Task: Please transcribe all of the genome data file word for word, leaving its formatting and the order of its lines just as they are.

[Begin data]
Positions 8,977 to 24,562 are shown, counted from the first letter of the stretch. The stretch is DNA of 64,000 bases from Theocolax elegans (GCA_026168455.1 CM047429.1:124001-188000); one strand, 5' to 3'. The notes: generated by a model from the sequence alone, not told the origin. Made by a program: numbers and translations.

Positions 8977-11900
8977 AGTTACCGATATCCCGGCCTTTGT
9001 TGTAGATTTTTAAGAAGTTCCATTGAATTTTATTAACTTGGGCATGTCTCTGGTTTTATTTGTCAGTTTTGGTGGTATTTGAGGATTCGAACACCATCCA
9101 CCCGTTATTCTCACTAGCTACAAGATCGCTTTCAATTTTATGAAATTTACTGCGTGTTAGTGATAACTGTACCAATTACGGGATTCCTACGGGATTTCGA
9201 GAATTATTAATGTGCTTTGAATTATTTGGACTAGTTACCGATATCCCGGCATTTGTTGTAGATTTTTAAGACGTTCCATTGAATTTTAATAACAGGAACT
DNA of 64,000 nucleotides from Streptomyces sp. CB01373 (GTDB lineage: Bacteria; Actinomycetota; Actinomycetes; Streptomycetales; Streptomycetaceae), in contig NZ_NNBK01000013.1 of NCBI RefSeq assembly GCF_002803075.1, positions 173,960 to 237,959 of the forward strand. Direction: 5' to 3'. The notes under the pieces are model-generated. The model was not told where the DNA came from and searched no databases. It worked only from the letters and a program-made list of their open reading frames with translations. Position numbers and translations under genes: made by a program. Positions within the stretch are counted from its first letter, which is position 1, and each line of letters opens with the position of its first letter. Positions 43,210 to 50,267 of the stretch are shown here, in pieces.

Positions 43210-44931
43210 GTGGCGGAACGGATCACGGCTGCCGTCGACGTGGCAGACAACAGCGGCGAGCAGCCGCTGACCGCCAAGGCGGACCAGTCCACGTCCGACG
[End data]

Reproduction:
Positions 8,977 to 24,562 are shown, counted from the first letter of the stretch. The stretch is DNA of 64,000 bases from Theocolax elegans (GCA_026168455.1 CM047429.1:124001-188000); one strand, 5' to 3'. The notes: generated by a model from the sequence alone, not told the origin. Made by a program: numbers and translations.

Positions 8977-11900
8977 AGTTACCGATATCCCGGCCTTTGT
9001 TGTAGATTTTTAAGAAGTTCCATTGAATTTTATTAACTTGGGCATGTCTCTGGTTTTATTTGTCAGTTTTGGTGGTATTTGAGGATTCGAACACCATCCA
9101 CCCGTTATTCTCACTAGCTACAAGATCGCTTTCAATTTTATGAAATTTACTGCGTGTTAGTGATAACTGTACCAATTACGGGATTCCTACGGGATTTCGA
9201 GAATTATTAATGTGCTTTGAATTATTTGGACTAGTTACCGATATCCCGGCATTTGTTGTAGATTTTTAAGACGTTCCATTGAATTTTAATAACAGGAACT
DNA of 64,000 nucleotides from Streptomyces sp. CB01373 (GTDB lineage: Bacteria; Actinomycetota; Actinomycetes; Streptomycetales; Streptomycetaceae), in contig NZ_NNBK01000013.1 of NCBI RefSeq assembly GCF_002803075.1, positions 173,960 to 237,959 of the forward strand. Direction: 5' to 3'. The notes under the pieces are model-generated. The model was not told where the DNA came from and searched no databases. It worked only from the letters and a program-made list of their open reading frames with translations. Position numbers and translations under genes: made by a program. Positions within the stretch are counted from its first letter, which is position 1, and each line of letters opens with the position of its first letter. Positions 43,210 to 50,267 of the stretch are shown here, in pieces.

Positions 43210-44931
43210 GTGGCGGAACGGATCACGGCTGCCGTCGACGTGGCAGACAACAGCGGCGAGCAGCCGCTGACCGCCAAGGCGGACCAGTCCACGTCCGACG